The stories of humble beginnings are invariably heart-warming. Journeys of hope, hard work, and dedication are always the ones that bring about a certain warmth that rarely exists in other stories. The ‘small town to big city’ narrative is driven by elements that are purely human, and we wouldn’t have it any other way. The tale of the unmistakable Lijjat Papad belongs to this category.
Way back in 1959, Jaswantiben Popat along with six of her friends, Banuben Tanna, Chutadben Gawade, Jayaben Vithalani, Laguben Gokani, Parvatiben Thodani, and Ujamben Kundalia were in the process of trying to figure out how to reduce the financial strain on their respective families. With a sum total of INR 80, they birthed the idea of Lijjat Papad, which is now a business valued at INR 1,600 Crore.
Girgaon (earlier known as Girgaum) in Mumbai is the birthplace of Lijjat. Jaswantiben’s and the other women’s hometown, it is here that they began their humble papad venture. In its nascent stages, the sole purpose of the business was to earn profits so as to ease financial tensions in their homes. Later on, as the business grew, so did the motivations and attempts at outreach to women in need. Admirably, the food business turned into a place where women could go to gain autonomy and place faith in their own capabilities to earn a wage.
The seven women rolled and put together four packets of papad that were sold the next day. Word of mouth began to work its magic, and women of nearby areas approached them to join in. As the number crossed 25 women, the group was registered as Shri Mahila Griha Udyog Lijjat Papad. It was shortened to simply Lijjat Papad in 1962. Today, over 45,000 women work relentlessly to uphold the name of the food business.
At the core of Lijjat’s principles lies the fact that all women are not simply employees, but the reason because of whom Lijjat Papad exits. Jaswantiben said in an interview with Wildnerness Films India, ‘Everyone here is a partner and does not work for any other person, which was one of the factors that enabled women to join at the beginning.’ Speaking to SheThePeople, she said that she wishes to treat every woman as a maalik. Each of these women becomes a Lijjat Behen (sister) when they join, pointing to the fact that equality is of utmost importance. Even today, the profits are shared equally among each employee. To avoid unemployment and the risk of the women losing jobs, Lijjat does not use automated machines, and to date, each papad sold is rolled by hand. Their recruitment process, too, holds no prerequisites and gives every woman an equal opportunity to work, so long as they abide by the quality regulations.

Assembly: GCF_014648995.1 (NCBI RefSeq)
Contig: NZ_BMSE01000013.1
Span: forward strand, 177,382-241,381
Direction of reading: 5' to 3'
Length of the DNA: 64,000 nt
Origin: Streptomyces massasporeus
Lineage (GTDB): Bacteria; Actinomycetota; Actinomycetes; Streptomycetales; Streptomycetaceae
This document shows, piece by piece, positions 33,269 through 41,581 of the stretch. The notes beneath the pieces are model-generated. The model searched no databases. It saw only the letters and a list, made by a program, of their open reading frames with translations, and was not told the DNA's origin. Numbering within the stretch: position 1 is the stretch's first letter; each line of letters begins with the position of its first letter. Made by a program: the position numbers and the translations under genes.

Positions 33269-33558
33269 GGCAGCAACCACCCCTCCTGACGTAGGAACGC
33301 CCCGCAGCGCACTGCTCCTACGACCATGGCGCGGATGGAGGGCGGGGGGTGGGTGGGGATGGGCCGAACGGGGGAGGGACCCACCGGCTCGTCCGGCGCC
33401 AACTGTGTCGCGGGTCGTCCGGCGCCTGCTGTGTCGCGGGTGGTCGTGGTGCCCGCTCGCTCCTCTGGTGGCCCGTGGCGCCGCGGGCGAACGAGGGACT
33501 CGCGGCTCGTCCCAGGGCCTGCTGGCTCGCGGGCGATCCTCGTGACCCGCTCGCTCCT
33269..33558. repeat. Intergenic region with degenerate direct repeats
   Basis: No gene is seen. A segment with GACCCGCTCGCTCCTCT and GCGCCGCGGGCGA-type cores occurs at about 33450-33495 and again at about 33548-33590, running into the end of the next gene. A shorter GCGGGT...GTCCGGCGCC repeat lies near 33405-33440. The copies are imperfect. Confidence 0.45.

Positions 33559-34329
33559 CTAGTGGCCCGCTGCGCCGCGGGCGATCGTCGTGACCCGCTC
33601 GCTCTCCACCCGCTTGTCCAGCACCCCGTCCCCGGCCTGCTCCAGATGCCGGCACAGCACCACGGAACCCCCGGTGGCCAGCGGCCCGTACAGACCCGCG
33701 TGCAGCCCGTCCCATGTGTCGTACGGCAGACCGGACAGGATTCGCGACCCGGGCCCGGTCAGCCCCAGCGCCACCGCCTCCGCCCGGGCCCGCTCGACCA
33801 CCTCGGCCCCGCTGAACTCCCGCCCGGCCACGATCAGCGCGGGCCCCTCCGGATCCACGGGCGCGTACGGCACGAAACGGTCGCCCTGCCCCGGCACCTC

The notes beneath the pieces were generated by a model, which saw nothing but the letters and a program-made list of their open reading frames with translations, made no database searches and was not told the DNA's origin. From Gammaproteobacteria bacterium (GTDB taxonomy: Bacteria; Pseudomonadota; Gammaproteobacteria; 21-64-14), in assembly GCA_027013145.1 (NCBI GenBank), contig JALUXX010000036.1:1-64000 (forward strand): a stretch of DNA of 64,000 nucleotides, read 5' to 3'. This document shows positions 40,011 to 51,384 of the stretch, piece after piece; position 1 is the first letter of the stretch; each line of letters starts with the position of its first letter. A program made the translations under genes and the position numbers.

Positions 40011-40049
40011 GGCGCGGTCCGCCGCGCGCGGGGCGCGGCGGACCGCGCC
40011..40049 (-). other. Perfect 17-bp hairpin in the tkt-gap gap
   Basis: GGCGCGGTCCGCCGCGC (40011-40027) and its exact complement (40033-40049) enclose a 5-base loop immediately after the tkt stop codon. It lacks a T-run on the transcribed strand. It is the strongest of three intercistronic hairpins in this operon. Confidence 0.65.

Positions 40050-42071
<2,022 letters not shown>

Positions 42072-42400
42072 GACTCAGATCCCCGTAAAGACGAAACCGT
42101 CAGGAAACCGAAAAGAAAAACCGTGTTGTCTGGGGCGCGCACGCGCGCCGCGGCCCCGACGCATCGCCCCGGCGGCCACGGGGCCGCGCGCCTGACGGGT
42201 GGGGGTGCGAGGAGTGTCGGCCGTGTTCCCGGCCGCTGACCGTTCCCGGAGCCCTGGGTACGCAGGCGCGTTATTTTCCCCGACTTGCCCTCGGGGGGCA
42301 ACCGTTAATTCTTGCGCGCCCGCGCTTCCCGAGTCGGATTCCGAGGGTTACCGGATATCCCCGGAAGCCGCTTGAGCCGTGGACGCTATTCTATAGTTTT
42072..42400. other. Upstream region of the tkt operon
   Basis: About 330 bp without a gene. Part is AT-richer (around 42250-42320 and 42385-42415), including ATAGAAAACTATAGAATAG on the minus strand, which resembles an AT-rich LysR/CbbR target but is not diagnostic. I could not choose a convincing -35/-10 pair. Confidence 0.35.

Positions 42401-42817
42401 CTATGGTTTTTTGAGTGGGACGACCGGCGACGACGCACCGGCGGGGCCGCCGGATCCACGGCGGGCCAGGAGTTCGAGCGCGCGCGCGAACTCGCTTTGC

Until 1968, Lijjat Papad was established only in Maharashtra. It was then that they ventured out of the state, and set up its first branch in Valod, Gujarat. Even by expanding the business, the prospect of quality was never compromised. The ingredients are allowed to shine and speak for themselves, not just in their papad, but also their other products including masalas and wheat flour.
‘One of the principles is to ensure that only the best quality of raw materials are utilised in the papad, and there is no compromise on this aspect,’ says Swati Paradkar, President of Shri Mahila Griha Udyog Lijjat Papad. Having maintained this quality in the last 60 years is a major reason for our success.’
Lijjat Papad is more than simply a legacy – it is an institution that stands for empowerment, identity, strength, and determination. It began at a time when there was no acceptance of working women, and the chance of gaining respect was absent, too.
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